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Wildlife rehabilitation: Tenn. couple has an unusual opossum adventure

Manny and Tanya Rios found themselves babysitting some opossums.
Tanya Rios

Manny and Tanya Rios of Bristol, Tenn., found themselves in an unusual situation on Sunday afternoon. According to a March 30 interview with the National Wildlife Headlines Examiner, Tanya Rios explained how the couple ended up babysitting four opossum babies that literally dropped onto the scene. She also offers some important direction on how to get baby animals like these into the hands of a wildlife rehabilitator, but first let's get to the very odd story.

The Rioses noticed an opossum with a very large belly waddling across their back yard toward the tree where their squirrel house was located. After attempting to get through the opening, the opossum became stuck, with its back end wiggling and feet flopping. (This may remind you of Winnie Pooh in the familiar childhood story where he became stuck in the window.)

All this wiggling and flopping dislodged some opossum babies from her pouch, and they began to drop to the ground; there were four in all. At this point, the mother opossum was small enough to be able to fit into the squirrel house opening. There were still three little babies peeping out of the pouch with more babies inside. Opossums have up to 21 babies at a time.

At a loss as to what to do, the first thought was to get help from neighbors, but neither neighbor was home. Wearing welder's gloves, Manny picked up the animals and placed them in a box with a heating pad under it set on low. They also placed a little watered down canned cat food and some water in the box. (They found out later that the towel they placed in there was not a good idea because the little marsupials could have caught a claw and broken a limb. A tee shirt would have been a better choice.)

Then the couple turned to the Internet for answers. On the National Wildlife Rehabilitators Association website, there is a menu option to locate a wildlife rehabilitator. (Choose: Help, I've found an animal >Finding a rehabilitator.)

It is important to choose your own state, even if a rehabilitator in a neighboring state may actually be closer. There are very strict rules about transporting animals across state lines. So, choosing Tennessee, the closest option was in Elizabethton: Wynn Wood Wildlife Rehabilitation Center. It was odd, though, that Mr. Wynn was actually nearby in Bristol at the time. After determining that the opossum babies would not be able to be safely reunited with their mother in the squirrel house, the babies were on the way to Elizabethton with Mr. Wynn, but not before the Rioses gleaned some valuable opossum information which they shared with us.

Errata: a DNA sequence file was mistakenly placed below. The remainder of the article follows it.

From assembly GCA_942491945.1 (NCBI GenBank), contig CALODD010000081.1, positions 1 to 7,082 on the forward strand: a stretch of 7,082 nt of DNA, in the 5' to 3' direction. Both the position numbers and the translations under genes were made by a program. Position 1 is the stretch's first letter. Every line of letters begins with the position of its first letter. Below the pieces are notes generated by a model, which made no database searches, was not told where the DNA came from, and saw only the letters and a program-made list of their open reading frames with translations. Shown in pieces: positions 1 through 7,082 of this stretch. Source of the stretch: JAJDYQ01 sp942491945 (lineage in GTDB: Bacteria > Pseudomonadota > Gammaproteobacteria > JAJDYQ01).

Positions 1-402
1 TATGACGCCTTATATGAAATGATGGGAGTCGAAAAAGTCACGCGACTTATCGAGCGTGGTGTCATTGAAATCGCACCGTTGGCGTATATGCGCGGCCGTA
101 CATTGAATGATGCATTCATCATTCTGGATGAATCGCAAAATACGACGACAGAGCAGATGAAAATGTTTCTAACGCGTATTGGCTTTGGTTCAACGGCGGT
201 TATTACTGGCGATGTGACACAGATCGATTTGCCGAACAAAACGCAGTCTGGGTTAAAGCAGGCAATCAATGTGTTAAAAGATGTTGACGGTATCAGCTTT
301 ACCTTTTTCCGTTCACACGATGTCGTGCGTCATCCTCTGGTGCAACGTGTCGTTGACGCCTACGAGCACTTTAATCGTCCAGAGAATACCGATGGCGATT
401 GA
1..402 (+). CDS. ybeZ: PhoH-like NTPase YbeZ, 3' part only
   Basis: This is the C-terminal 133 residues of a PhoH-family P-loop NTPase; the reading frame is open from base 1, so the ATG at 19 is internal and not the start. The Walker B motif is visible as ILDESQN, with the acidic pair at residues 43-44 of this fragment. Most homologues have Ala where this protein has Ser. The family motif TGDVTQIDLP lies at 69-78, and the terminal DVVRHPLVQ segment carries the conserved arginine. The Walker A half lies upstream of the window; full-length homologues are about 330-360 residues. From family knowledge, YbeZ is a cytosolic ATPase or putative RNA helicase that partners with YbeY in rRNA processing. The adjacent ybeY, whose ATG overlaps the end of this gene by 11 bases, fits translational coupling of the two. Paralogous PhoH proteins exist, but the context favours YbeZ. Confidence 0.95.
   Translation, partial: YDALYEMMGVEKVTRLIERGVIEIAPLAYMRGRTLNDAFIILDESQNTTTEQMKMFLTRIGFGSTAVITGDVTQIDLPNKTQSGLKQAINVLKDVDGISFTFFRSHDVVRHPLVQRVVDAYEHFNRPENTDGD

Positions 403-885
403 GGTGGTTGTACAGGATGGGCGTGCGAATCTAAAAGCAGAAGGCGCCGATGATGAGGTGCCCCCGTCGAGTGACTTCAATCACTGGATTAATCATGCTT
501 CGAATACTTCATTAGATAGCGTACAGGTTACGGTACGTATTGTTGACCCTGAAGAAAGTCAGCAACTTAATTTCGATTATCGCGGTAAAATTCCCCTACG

• If you see a raccoon or opossum during the daylight hours, especially in the spring, do not immediately assume they have rabies or are sick. The daytime is the only time momma can safely go forage for food for the babies without the fathers killing or attacking the babies; the fathers are active at night. In the 23 years they have been running the rescue, they have not had a rabid raccoon or opossum turned over to them from this area.
  • Do not throw food out your car window. I know I’ve been guilty of throwing an apple core and such out, figuring it will biodegrade. While that is true, in the meantime, it attracts animals towards the roadways.
  • Because the opossum are so clean, he didn’t hesitate to pick them up with his bare hands. Manny had used heavy welding gloves; now we know better. The babies won’t hurt us and love to snuggle. Momma, on the other hand will hiss and bite if threatened, but usually they are not terribly aggressive.
  • Opossums are not very bright. They are pretty stupid, actually. I had asked if the momma would be upset about the four we couldn’t return to her and was told that “she won’t even notice.”
  • The babies are about the size of your thumbnail when born. Ours were actually quite big. Based on some reading I did on websites, I placed them between 12 and 14 weeks old. That means they were born during the freezing Arctic Blast in January!
  • Opossums can have up to 21 babies at a time, caring for only 13 at any given time because that is how many teats they have.

The Rios household is no stranger to wildlife rescue. They actually cared for seven baby skunks under their porch in New York for around two months. They are already leaving food and water at the base of the tree for the little opossum family living in their squirrel house.

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